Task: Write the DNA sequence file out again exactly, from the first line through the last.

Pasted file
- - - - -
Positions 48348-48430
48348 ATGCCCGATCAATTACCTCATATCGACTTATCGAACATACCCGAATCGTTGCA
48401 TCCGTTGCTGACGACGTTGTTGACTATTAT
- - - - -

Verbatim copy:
Positions 48348-48430
48348 ATGCCCGATCAATTACCTCATATCGACTTATCGAACATACCCGAATCGTTGCA
48401 TCCGTTGCTGACGACGTTGTTGACTATTAT